He works as a security guard. Far from home. Like two nights and one day away. That's very far in train terms. He sees his family only twice a year. Going home for Diwali is a constant. And once more, whenever the opportunity fell through. He speaks a different dialect. And lives in a single room asbestos shack. He cooks his meals on a solitary stove. Three neat meals everyday. Rice and dals and rotis. Sometimes chicken too. Aromas fill the air around his one roomed existence. Apparently, he uses garlic in everything. Whenever I see him, he is slicing garlic, chopping garlic, crushing garlic in his stone pestle.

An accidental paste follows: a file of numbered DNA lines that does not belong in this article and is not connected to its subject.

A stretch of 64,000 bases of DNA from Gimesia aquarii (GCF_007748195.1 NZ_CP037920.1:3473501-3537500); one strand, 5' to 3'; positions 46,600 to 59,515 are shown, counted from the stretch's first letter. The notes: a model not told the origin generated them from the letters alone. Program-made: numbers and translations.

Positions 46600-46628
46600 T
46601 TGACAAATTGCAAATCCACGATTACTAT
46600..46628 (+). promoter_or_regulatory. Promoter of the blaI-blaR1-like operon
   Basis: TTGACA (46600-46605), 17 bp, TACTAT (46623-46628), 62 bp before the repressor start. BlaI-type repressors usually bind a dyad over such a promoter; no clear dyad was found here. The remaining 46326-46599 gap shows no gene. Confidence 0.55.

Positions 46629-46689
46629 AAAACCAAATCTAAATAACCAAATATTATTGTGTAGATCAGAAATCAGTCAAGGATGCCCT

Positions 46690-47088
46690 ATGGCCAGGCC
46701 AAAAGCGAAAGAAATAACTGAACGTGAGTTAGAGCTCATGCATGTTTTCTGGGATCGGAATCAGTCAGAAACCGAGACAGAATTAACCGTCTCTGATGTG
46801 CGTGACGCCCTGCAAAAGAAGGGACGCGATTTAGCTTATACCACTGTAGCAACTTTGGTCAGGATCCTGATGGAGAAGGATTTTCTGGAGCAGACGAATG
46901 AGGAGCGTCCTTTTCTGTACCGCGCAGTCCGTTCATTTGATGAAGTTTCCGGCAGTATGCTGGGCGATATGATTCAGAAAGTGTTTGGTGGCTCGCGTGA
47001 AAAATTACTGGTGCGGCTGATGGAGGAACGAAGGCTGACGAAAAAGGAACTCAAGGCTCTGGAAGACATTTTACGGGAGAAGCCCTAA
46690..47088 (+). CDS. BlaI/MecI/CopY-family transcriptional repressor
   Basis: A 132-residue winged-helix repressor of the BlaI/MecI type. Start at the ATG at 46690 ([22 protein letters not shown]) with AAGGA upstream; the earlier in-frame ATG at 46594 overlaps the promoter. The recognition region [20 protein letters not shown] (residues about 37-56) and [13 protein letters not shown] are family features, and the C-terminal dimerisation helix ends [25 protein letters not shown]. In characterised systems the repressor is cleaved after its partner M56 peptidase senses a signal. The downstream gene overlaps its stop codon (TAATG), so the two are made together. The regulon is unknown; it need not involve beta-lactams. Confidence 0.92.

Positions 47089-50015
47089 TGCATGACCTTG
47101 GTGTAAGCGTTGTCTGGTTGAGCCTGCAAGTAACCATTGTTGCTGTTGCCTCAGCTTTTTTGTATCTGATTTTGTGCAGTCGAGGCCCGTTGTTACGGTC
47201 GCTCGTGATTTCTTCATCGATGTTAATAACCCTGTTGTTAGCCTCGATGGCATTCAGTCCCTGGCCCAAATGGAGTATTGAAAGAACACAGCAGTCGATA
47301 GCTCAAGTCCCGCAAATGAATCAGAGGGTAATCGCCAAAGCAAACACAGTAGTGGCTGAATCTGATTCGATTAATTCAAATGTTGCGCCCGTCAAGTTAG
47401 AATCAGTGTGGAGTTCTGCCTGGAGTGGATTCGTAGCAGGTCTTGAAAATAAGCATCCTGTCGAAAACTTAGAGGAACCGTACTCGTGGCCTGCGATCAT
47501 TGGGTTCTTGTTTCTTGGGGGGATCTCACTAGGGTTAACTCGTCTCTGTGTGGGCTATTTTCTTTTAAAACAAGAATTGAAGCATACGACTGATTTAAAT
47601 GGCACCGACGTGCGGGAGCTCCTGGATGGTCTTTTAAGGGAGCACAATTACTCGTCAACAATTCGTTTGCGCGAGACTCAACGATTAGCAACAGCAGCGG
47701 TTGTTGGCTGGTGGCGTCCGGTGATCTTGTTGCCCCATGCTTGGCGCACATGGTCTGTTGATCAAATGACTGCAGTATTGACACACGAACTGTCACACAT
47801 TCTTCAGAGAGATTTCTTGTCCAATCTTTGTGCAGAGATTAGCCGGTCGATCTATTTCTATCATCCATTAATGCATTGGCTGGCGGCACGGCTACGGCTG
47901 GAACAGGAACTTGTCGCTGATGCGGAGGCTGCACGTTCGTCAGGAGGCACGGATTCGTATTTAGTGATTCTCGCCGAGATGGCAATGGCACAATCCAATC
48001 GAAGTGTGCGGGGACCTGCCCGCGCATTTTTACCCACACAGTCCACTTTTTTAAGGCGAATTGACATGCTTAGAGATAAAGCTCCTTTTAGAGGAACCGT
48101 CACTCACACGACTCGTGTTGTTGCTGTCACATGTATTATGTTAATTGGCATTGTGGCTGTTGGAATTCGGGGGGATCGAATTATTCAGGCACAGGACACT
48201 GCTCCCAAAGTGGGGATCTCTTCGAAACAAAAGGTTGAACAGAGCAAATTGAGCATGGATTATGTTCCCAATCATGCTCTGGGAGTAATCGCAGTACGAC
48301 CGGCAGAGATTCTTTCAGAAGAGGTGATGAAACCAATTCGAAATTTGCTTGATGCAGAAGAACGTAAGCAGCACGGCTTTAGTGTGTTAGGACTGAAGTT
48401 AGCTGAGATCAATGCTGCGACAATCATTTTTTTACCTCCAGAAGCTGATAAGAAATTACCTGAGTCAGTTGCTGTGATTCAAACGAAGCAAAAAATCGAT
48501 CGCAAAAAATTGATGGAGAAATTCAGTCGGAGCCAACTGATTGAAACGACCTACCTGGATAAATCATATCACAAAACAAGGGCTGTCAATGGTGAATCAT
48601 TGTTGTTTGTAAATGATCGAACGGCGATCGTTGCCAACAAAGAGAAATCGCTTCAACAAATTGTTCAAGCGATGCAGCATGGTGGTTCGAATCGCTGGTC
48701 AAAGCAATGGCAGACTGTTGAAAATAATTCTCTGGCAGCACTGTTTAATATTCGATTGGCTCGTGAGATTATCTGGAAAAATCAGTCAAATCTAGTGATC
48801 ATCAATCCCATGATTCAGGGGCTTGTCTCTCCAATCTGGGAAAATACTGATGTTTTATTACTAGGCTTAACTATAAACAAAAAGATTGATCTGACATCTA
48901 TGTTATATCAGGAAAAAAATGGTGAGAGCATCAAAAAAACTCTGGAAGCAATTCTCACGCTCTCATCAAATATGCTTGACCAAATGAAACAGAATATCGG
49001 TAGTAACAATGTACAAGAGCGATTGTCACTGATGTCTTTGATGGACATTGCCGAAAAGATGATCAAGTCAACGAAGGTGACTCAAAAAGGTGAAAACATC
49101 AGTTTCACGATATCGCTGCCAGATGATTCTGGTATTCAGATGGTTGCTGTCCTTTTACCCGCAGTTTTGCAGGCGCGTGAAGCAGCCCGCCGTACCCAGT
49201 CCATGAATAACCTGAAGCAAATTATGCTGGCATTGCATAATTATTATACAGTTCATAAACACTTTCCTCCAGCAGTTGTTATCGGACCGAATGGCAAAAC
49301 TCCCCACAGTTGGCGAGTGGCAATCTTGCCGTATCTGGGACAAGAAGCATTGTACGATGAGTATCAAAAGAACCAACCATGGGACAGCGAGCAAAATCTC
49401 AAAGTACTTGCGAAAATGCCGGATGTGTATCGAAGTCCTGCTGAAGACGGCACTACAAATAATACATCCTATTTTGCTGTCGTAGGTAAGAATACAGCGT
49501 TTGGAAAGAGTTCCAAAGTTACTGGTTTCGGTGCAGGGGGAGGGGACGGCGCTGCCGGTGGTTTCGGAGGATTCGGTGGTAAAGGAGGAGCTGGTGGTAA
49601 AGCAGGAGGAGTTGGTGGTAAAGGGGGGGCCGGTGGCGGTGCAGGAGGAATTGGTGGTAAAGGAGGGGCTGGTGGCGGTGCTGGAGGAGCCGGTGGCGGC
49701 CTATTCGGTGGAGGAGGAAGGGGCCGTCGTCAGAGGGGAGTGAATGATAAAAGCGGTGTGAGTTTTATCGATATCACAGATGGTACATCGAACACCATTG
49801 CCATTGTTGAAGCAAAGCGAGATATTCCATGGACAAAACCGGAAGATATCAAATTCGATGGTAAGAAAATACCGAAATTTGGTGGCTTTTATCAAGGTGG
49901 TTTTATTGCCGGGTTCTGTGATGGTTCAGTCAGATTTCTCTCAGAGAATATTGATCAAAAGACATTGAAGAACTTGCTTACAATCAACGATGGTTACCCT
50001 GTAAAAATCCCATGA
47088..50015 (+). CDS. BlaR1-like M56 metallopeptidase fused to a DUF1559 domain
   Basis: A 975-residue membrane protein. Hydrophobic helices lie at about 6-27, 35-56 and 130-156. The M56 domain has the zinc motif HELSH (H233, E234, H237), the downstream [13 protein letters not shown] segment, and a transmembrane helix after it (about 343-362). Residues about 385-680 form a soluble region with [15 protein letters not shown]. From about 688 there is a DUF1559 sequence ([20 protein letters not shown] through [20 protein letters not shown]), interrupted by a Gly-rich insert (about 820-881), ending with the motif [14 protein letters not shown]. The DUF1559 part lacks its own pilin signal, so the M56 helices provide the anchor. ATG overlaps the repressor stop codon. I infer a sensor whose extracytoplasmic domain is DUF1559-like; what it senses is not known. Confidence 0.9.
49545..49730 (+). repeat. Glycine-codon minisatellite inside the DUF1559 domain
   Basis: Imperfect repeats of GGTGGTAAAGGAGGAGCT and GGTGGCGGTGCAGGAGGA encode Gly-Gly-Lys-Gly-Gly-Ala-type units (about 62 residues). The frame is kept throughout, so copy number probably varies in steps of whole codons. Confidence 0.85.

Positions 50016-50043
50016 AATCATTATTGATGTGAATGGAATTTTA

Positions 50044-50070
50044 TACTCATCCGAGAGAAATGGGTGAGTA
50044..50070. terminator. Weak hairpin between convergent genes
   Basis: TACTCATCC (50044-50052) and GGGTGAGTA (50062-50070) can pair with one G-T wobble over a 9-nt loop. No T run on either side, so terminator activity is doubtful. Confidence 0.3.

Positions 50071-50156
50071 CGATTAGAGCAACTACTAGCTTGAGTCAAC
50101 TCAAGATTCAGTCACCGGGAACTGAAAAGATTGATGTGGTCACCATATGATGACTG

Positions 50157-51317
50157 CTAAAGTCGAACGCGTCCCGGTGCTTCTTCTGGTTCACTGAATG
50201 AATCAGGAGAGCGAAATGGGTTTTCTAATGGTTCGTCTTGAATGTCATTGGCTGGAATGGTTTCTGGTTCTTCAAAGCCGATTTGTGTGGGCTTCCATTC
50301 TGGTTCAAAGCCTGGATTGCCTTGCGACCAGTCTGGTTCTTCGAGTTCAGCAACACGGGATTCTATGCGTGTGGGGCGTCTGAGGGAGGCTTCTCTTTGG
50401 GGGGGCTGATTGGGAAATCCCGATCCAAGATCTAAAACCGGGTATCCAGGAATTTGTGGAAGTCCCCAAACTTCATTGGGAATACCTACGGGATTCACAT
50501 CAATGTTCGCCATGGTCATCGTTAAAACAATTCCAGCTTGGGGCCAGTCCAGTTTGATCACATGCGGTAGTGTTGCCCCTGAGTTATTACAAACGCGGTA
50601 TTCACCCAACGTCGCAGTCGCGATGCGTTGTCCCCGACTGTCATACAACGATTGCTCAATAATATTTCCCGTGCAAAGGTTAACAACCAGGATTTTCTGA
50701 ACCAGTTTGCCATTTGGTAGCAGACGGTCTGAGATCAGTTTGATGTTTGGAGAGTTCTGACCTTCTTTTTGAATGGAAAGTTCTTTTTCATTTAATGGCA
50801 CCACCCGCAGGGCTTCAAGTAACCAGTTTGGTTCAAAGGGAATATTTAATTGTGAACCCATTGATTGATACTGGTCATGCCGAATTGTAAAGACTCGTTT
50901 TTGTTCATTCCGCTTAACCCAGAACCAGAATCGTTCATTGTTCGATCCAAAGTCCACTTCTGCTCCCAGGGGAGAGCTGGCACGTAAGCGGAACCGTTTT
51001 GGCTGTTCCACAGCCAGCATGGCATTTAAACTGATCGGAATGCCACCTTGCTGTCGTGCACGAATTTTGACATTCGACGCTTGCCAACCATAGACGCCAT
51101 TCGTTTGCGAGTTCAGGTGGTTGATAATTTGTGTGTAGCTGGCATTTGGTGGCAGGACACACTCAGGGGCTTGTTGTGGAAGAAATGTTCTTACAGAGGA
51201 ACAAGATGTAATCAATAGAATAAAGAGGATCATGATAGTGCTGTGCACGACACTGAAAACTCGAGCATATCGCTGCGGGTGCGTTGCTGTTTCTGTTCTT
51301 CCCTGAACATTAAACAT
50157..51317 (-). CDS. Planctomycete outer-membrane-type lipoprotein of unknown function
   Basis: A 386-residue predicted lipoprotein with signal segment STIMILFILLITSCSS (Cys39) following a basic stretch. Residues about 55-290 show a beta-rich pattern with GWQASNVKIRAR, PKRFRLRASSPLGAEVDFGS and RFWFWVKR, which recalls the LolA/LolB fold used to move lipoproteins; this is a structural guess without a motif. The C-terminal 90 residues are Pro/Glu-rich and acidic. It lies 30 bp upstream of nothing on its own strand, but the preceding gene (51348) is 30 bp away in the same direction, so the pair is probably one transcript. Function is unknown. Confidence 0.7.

She works as a sweeper for the municipality. Wearing one of those fluorescent jackets over her tattered sari, she would sweep the sides of roads. She collected polyethylene bags and plastic bottles and gutka sachets from the streets that somebody forgot to put in the garbage bin and put then in her sack which she would finally load into the garbage truck. She worked with poise. As if there was no hurry. In her own comfort zone. She would smile at other women like her and at the end of it all share their harvest. They plucked whatever was worthy from the trees on the land beside the streets that nobody owned. Be it drumsticks, or wild spinach, or papaya or pumpkin flowers or guava. There was never much. But how much ever there was, the sweeper woman and her friends took their shares in the pouches they made from the ends of their saris.